Why the New York Times will soon be a brochure

In a roundup of every current media-wonk topic — the Olympics, YouTube, TiVo, and the Philadelphia Inquirer's boneheaded move to keep its hottest stories offline — David Carr of the New York Times has deftly buried a hint to his employer's Web strategy: "The horizon line for when a newspaper on the street is serving as a kind of brochure of a rich online product does not seem far off." Carr's not just speculating. He's alluding to a move already being made at the Times:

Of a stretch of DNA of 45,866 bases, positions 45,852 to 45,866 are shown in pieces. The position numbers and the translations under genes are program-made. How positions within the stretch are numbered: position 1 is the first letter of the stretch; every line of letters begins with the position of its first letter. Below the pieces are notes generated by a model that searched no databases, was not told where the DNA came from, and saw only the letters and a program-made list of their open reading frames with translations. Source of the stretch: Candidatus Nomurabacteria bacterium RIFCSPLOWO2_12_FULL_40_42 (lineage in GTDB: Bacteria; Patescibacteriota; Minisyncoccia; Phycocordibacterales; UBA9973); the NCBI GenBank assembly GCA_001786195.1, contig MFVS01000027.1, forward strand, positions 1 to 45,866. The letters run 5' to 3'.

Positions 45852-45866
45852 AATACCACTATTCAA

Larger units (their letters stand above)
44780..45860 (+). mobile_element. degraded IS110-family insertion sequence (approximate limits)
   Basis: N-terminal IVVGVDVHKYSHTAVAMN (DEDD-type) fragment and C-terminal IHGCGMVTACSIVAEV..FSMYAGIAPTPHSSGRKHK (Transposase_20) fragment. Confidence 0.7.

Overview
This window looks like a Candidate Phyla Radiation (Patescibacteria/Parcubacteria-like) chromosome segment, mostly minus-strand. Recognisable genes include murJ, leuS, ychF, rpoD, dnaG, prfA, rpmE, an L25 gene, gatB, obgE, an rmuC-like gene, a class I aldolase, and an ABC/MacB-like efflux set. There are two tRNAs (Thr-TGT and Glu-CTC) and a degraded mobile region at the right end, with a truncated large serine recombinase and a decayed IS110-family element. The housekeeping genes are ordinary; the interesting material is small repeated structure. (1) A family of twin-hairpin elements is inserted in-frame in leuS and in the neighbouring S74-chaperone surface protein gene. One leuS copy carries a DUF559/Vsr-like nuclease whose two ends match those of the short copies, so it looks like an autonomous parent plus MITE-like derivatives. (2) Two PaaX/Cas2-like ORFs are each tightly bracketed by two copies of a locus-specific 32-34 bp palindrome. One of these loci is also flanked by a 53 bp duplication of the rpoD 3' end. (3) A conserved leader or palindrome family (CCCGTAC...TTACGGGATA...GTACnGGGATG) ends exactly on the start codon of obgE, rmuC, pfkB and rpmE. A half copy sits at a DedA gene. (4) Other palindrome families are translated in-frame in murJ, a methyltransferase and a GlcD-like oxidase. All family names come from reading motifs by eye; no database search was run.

The Times's San Francisco-based technology editor, Damon Darlin, is recruiting for two positions to write stories on technology, some of which will only appear online. In print, the appetite for tech stories among the Times's stable of luxury advertisers is limited. Online, tech brands are begging for more Times-quality pageviews to advertise against. Two questions: First, how will that change the meaning of "All the news that's fit to print?" Second, will the Times be able to convince reporters that "online exclusive" reporting is no longer a second-tier career?